Kaylene Johnson: Writer and Photojournalist

Our Perfect Wild

An unlikely couple—a wild boy and a good girl—Ray and Barbara Bane, both teachers, set off from the sooty landscape of West Virginia into the snowy panoramas of Alaska. There they make another unlikely commitment: to learn the Old Ways of the land they come to adopt—and defend. With her characteristic poise and bravery, distinguished Alaskan journalist Kaylene Johnson-Sullivan chronicles the Banes’ story of environmental gumption in the wilderness.

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--Molly Peacock, The Paper Garden: Mrs. Delany Begins Her Life’s Work at 72 and Paradise, Piece By Piece.

A Tender Distance
Adventures Raising My Sons in Alaska

28 Valentines of February

February 2nd, 2014 by

Pussy willows 2 lrWe are gaining daylight by noticeable moments each day.  Valentine’s Day marks the turning point of winter in Alaska. Winter’s parting gift of light could not be more welcome, more treasured even than roses and chocolate.

This year that gift has special significance. Yesterday a friend learned that her cancer is inoperable. The chemo isn’t working.

In the past months that she has battled breast cancer, her friends and family have been lifting her up in thought and prayer. We all knew this might be the outcome of her journey. Yet we all held out hope for a drug that would rid her body of this pestilence; for healing; for a miracle.

Now she has been told to enjoy whatever days that are left to her.

All of our days are numbered, of course. It’s just that some of us are given notice. My friend has learned ahead of time, the approximate time she has left in this world. Her notice has called us all up short. We are forced to stop pretending that the moments, hours, and days of our lives are endless. They are not.

It was hard to concentrate after hearing the news. Hard to fathom what some people are asked to bear in this life. So, I took the dogs for a walk. As always, it is the open air, the mountains, the movement of body that helps to clear the mind and still the soul.

Sunshine beamed down on the icy trail. Water trickled underneath the melting snow. Even though the calendar says it is still deep winter, the birds sang songs suggestive of springtime. Pussy willows popped from their buds, teased out by the warm weather. Too soon, I warned them.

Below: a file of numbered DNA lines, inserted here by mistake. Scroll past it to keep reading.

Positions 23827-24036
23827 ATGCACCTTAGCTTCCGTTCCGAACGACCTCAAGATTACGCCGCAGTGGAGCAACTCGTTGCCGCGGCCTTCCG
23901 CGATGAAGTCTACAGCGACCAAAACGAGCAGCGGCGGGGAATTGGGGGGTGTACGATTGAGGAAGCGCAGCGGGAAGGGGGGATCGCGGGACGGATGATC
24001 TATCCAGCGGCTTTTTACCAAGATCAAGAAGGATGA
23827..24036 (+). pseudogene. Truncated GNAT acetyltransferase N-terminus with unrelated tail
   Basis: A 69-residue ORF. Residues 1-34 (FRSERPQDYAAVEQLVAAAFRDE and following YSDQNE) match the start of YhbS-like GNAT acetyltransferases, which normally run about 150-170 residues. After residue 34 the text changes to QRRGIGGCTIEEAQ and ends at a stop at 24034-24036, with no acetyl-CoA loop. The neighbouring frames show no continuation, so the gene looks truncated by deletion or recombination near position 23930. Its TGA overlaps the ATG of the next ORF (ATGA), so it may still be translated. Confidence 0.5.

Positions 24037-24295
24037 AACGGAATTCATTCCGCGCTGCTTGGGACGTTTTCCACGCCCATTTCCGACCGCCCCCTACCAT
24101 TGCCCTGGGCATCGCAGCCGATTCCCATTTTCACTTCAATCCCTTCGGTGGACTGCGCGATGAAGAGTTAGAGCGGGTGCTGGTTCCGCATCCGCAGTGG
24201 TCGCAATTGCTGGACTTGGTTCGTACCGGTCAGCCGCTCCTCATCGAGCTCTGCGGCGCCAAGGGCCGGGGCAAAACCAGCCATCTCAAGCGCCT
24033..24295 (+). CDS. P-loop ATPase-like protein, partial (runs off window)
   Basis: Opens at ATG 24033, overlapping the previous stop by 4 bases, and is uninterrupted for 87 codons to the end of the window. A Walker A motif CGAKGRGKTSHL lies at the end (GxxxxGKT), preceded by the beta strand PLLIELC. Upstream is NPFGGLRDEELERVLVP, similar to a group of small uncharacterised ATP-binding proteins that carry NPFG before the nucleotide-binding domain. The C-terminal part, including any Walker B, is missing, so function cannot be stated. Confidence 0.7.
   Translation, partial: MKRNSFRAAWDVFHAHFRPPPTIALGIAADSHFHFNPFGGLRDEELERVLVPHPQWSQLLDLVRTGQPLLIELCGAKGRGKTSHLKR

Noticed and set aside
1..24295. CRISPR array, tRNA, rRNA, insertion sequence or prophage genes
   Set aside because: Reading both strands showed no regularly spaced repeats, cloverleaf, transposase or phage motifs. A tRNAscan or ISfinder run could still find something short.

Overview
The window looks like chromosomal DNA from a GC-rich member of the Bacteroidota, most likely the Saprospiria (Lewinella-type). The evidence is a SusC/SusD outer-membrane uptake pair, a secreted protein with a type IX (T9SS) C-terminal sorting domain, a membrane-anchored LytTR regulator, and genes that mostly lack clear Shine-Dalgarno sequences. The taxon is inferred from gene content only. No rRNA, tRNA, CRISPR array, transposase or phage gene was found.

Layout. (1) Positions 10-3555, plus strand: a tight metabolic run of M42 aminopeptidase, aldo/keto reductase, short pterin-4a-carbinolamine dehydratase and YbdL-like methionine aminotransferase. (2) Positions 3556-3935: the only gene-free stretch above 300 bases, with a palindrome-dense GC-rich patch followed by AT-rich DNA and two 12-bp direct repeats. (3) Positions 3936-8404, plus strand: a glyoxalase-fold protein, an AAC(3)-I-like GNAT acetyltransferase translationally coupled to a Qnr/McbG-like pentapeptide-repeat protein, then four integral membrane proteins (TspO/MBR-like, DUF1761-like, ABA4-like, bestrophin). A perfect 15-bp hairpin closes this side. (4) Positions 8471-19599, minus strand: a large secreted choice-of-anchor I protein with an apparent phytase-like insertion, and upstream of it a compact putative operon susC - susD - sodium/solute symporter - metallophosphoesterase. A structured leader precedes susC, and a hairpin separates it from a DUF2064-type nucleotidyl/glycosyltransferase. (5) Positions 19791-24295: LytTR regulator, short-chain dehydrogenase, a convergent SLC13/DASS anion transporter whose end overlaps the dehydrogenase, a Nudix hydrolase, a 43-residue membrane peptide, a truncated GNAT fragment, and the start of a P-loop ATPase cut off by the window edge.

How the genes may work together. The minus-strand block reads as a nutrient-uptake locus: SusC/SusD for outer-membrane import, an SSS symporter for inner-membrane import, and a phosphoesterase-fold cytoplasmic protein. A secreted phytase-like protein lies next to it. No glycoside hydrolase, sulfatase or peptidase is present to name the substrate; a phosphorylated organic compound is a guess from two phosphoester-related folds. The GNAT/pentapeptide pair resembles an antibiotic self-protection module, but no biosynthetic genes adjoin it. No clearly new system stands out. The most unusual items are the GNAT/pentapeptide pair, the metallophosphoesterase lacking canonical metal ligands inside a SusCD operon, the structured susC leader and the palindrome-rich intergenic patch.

Covered by fine, newborn hair, pussy willows are nothing if not harbingers of hope.  They reminded me of a book I read a couple of years ago, One Thousand Gifts, by Anne VosKamp.  As a little girl, VosKamp witnessed the death of her younger sister and that seminal event resulted in a decades-long battle with depression and anxiety. A friend challenged her to begin keeping a gratitude journal and to write, over the course of one year, one thousand things for which she was thankful. The exercise changed her life.

She went from asking questions about “Why is there suffering in the world?” to being on the lookout for unexpected gifts. And once she opened her eyes to them, she found blessing upon blessing. Grace upon grace.  The result was a genuine outpouring of gratitude and joy. She moved from living in a place of darkness into living in a place of Light.

I think about this as I walk the dogs, the sun shining on white snow. The question of why my friend must walk this road is beyond answering. When sadness threatens to engulf the light, the best we can do is to look for the gift of this day, this moment, this particular in-take of breath.

So for the month of February, I resolve to find a gift in each day and to somehow capture it. Maybe a photo. Maybe a word or two. But in these finite 28 days, I will look for a Valentine in each one. And with each small treasure found – a pussy willow in bloom, bubbles frozen in ice, dogs romping in snow – I offer it as a gift and a prayer for my friend and all those who suffer from cancer.

May each of our numbered days be filled with love and light.

Beach lake walk

 

1 Comment

One response to “28 Valentines of February”

  1. Ray says:

    Kaylene,

    Thank you for sharing your thoughts for your friend who has been made aware of her approaching passing. Note, I did not say “death”, for only her body is ending its time. She will continue to live in the memories of those who lives she has touched and in her accomplishments during her physical presence. You have introduced her to me and others, so you have, in effect, extended her existence. Many years ago I received notice that a very dear friend and teacher had passed. He lived in a small, remote village in northwestern Alaska. I went to his funeral, but I knew that he was still alive in me and countless others who’s lives he had touched. Indeed, he frequently visits me when my thoughts turn to the time spent trying to absorb the wisdom he so freely shared.

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  • About Kaylene

    Kaylene Johnson-Sullivan is a long-time Alaskan who makes her home in Palmer. She has found adventure on Denali, the Chugach Mountains, and as a wrangler and cook in the Brooks Range. Her award-winning articles have appeared in Alaska magazine, the Los Angeles Times, the Louisville Review and other publications. Her books include Our Perfect Wild: Ray and Barbara Bane's Journeys and the Fate of the Far North; Canyons and Ice: The Wilderness Travels of Dick Griffith; A Tender Distance: Adventures Raising My Sons in Alaska; Trails Across Time: History of An Alaska Mountain Corridor; and Portrait of the Alaska Railroad.

    She holds a BA from Vermont College and an MFA in Writing from Spalding University in Louisville, Kentucky.

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